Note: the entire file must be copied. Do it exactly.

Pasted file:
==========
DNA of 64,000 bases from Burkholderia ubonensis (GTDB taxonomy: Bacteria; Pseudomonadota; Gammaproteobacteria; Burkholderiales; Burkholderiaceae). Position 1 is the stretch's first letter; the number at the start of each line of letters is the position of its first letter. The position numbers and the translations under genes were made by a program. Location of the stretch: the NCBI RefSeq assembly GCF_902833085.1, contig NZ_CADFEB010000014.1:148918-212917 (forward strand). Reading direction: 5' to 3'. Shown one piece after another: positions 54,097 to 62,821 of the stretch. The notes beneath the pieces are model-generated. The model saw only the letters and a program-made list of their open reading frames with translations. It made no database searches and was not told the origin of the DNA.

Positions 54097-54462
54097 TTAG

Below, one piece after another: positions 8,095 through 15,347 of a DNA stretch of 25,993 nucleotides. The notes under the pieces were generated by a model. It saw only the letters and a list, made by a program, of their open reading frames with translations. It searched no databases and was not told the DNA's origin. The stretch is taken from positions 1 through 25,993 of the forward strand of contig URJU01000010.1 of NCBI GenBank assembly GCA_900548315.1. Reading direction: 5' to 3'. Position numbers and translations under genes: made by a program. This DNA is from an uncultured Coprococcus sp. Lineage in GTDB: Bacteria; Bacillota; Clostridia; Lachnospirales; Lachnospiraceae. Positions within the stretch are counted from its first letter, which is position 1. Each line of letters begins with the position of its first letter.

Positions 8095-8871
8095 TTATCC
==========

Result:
DNA of 64,000 bases from Burkholderia ubonensis (GTDB taxonomy: Bacteria; Pseudomonadota; Gammaproteobacteria; Burkholderiales; Burkholderiaceae). Position 1 is the stretch's first letter; the number at the start of each line of letters is the position of its first letter. The position numbers and the translations under genes were made by a program. Location of the stretch: the NCBI RefSeq assembly GCF_902833085.1, contig NZ_CADFEB010000014.1:148918-212917 (forward strand). Reading direction: 5' to 3'. Shown one piece after another: positions 54,097 to 62,821 of the stretch. The notes beneath the pieces are model-generated. The model saw only the letters and a program-made list of their open reading frames with translations. It made no database searches and was not told the origin of the DNA.

Positions 54097-54462
54097 TTAG

Below, one piece after another: positions 8,095 through 15,347 of a DNA stretch of 25,993 nucleotides. The notes under the pieces were generated by a model. It saw only the letters and a list, made by a program, of their open reading frames with translations. It searched no databases and was not told the DNA's origin. The stretch is taken from positions 1 through 25,993 of the forward strand of contig URJU01000010.1 of NCBI GenBank assembly GCA_900548315.1. Reading direction: 5' to 3'. Position numbers and translations under genes: made by a program. This DNA is from an uncultured Coprococcus sp. Lineage in GTDB: Bacteria; Bacillota; Clostridia; Lachnospirales; Lachnospiraceae. Positions within the stretch are counted from its first letter, which is position 1. Each line of letters begins with the position of its first letter.

Positions 8095-8871
8095 TTATCC